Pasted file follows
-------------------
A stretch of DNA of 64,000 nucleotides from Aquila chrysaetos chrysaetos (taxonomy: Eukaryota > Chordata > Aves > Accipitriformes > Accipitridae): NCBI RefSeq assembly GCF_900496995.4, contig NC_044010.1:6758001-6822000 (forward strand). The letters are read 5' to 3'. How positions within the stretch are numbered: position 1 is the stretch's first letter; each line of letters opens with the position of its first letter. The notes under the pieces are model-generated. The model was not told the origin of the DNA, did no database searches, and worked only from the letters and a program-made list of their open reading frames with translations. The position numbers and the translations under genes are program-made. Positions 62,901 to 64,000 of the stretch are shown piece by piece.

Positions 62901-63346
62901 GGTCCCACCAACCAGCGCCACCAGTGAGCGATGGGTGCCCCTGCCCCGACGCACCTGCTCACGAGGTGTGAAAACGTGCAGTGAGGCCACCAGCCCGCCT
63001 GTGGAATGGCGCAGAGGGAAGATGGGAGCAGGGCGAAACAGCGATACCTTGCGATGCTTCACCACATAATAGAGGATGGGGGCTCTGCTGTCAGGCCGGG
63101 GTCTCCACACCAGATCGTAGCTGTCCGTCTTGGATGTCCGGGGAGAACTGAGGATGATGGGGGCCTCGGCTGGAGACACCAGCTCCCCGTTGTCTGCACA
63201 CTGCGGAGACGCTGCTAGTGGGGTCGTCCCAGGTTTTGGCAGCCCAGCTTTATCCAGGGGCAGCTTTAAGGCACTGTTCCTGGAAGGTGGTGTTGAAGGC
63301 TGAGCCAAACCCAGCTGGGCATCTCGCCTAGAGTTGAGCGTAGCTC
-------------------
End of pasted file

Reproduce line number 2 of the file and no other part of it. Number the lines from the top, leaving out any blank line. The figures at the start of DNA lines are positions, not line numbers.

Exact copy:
Positions 62901-63346